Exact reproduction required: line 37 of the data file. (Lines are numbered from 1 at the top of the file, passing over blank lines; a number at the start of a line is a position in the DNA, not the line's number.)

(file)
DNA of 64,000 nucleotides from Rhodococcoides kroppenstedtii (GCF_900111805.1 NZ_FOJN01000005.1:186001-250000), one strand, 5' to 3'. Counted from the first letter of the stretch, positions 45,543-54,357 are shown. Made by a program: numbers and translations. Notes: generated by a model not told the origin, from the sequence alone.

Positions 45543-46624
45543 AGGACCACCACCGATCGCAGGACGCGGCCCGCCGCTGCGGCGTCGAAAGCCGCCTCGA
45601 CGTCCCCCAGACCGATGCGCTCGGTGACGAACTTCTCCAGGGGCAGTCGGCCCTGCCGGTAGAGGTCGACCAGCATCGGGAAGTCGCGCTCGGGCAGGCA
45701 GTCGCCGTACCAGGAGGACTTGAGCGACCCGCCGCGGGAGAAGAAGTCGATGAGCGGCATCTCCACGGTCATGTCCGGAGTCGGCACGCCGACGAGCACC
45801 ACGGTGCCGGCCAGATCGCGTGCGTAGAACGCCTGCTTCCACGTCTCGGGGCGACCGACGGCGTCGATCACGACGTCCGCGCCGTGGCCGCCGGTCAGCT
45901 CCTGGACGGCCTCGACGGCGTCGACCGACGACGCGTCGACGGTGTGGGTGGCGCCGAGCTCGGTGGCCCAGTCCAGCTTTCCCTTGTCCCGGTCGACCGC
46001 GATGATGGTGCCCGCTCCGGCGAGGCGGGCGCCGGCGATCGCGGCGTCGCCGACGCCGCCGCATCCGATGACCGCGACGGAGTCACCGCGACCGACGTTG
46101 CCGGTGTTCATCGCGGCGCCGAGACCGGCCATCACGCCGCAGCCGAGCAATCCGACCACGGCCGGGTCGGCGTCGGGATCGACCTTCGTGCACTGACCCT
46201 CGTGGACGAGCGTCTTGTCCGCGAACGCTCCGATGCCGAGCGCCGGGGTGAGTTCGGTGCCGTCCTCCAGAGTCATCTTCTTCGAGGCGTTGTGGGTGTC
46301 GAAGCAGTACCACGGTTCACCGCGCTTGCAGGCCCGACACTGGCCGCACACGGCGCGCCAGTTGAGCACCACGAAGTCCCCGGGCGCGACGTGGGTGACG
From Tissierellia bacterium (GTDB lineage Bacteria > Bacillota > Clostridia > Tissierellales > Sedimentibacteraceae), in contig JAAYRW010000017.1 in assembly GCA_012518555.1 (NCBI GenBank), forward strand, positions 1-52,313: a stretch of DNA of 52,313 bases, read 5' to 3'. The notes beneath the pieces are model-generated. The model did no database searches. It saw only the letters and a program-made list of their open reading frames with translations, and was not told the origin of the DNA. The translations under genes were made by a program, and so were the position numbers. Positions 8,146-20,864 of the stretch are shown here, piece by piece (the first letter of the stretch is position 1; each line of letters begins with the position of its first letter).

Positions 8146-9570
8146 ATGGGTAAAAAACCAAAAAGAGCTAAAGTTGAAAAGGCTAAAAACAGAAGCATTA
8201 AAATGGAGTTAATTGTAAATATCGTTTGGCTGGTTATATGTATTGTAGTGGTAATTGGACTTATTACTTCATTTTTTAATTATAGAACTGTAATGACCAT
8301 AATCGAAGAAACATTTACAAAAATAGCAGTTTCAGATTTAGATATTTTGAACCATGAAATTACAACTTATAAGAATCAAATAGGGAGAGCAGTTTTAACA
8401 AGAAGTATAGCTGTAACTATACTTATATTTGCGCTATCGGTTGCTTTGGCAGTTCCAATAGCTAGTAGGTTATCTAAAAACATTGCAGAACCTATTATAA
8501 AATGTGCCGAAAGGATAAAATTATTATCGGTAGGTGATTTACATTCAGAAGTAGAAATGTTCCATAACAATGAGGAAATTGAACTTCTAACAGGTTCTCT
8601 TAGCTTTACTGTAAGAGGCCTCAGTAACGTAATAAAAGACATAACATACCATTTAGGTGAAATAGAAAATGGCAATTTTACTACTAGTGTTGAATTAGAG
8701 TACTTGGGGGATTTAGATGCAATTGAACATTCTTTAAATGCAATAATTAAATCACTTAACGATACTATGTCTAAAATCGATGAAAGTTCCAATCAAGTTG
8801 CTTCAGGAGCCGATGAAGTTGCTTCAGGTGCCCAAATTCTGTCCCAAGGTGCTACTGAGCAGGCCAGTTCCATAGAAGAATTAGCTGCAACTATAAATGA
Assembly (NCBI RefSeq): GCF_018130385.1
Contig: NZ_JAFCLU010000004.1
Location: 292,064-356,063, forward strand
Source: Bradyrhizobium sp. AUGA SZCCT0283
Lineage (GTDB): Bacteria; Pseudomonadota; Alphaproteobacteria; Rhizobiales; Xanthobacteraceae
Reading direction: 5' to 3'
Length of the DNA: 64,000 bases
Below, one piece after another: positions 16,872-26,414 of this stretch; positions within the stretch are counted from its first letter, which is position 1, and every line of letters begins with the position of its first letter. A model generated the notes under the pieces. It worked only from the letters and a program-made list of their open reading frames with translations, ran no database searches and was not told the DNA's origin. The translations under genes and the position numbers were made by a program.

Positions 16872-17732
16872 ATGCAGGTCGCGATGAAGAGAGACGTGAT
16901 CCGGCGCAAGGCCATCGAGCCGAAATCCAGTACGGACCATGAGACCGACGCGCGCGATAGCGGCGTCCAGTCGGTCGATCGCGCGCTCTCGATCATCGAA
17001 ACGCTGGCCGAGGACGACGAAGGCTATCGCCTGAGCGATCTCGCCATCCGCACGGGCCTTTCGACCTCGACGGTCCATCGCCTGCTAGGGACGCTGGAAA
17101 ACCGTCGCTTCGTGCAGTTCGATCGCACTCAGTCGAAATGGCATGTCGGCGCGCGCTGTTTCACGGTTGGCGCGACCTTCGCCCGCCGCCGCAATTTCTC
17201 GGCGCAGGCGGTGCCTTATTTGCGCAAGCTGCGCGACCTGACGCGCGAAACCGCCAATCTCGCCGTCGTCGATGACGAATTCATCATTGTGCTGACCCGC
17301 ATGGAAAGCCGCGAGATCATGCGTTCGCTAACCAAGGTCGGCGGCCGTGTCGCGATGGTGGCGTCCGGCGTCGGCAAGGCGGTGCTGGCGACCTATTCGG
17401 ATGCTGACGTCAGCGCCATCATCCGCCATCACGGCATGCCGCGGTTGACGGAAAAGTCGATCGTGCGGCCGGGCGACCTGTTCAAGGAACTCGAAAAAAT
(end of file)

17401 ATGCTGACGTCAGCGCCATCATCCGCCATCACGGCATGCCGCGGTTGACGGAAAAGTCGATCGTGCGGCCGGGCGACCTGTTCAAGGAACTCGAAAAAAT